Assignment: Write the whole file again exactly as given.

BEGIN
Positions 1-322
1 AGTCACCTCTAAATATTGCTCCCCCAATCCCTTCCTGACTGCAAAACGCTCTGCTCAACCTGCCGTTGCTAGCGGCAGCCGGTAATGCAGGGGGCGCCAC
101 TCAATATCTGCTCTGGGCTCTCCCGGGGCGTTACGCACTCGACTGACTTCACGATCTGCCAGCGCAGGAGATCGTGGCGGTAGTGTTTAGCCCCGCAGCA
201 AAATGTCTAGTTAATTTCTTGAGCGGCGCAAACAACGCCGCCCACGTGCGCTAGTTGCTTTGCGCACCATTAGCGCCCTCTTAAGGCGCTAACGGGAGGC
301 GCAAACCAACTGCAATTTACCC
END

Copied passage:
Positions 1-322
1 AGTCACCTCTAAATATTGCTCCCCCAATCCCTTCCTGACTGCAAAACGCTCTGCTCAACCTGCCGTTGCTAGCGGCAGCCGGTAATGCAGGGGGCGCCAC
101 TCAATATCTGCTCTGGGCTCTCCCGGGGCGTTACGCACTCGACTGACTTCACGATCTGCCAGCGCAGGAGATCGTGGCGGTAGTGTTTAGCCCCGCAGCA
201 AAATGTCTAGTTAATTTCTTGAGCGGCGCAAACAACGCCGCCCACGTGCGCTAGTTGCTTTGCGCACCATTAGCGCCCTCTTAAGGCGCTAACGGGAGGC
301 GCAAACCAACTGCAATTTACCC